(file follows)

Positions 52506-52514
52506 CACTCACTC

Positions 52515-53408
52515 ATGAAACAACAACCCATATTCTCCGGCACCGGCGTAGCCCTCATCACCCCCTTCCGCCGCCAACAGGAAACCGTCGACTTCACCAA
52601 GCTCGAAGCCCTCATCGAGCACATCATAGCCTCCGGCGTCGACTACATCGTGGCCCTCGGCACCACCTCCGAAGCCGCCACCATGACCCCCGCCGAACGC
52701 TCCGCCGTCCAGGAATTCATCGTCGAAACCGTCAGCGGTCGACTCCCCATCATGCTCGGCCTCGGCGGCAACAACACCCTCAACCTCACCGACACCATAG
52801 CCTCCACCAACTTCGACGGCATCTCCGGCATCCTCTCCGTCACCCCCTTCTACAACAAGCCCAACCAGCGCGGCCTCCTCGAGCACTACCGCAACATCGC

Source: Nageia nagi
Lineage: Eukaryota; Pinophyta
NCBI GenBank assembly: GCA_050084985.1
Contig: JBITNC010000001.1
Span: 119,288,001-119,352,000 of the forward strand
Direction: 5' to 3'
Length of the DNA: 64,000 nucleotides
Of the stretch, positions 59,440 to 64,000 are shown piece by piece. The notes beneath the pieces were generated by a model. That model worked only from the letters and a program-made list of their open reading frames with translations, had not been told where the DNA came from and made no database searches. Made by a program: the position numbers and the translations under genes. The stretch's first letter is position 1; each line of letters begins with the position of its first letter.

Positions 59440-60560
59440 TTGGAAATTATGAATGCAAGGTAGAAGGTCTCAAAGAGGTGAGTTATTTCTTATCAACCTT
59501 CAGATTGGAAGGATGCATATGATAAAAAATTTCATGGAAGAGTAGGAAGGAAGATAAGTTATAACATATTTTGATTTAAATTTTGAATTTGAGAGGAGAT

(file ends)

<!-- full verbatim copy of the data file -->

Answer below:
Positions 52506-52514
52506 CACTCACTC

Positions 52515-53408
52515 ATGAAACAACAACCCATATTCTCCGGCACCGGCGTAGCCCTCATCACCCCCTTCCGCCGCCAACAGGAAACCGTCGACTTCACCAA
52601 GCTCGAAGCCCTCATCGAGCACATCATAGCCTCCGGCGTCGACTACATCGTGGCCCTCGGCACCACCTCCGAAGCCGCCACCATGACCCCCGCCGAACGC
52701 TCCGCCGTCCAGGAATTCATCGTCGAAACCGTCAGCGGTCGACTCCCCATCATGCTCGGCCTCGGCGGCAACAACACCCTCAACCTCACCGACACCATAG
52801 CCTCCACCAACTTCGACGGCATCTCCGGCATCCTCTCCGTCACCCCCTTCTACAACAAGCCCAACCAGCGCGGCCTCCTCGAGCACTACCGCAACATCGC

Source: Nageia nagi
Lineage: Eukaryota; Pinophyta
NCBI GenBank assembly: GCA_050084985.1
Contig: JBITNC010000001.1
Span: 119,288,001-119,352,000 of the forward strand
Direction: 5' to 3'
Length of the DNA: 64,000 nucleotides
Of the stretch, positions 59,440 to 64,000 are shown piece by piece. The notes beneath the pieces were generated by a model. That model worked only from the letters and a program-made list of their open reading frames with translations, had not been told where the DNA came from and made no database searches. Made by a program: the position numbers and the translations under genes. The stretch's first letter is position 1; each line of letters begins with the position of its first letter.

Positions 59440-60560
59440 TTGGAAATTATGAATGCAAGGTAGAAGGTCTCAAAGAGGTGAGTTATTTCTTATCAACCTT
59501 CAGATTGGAAGGATGCATATGATAAAAAATTTCATGGAAGAGTAGGAAGGAAGATAAGTTATAACATATTTTGATTTAAATTTTGAATTTGAGAGGAGAT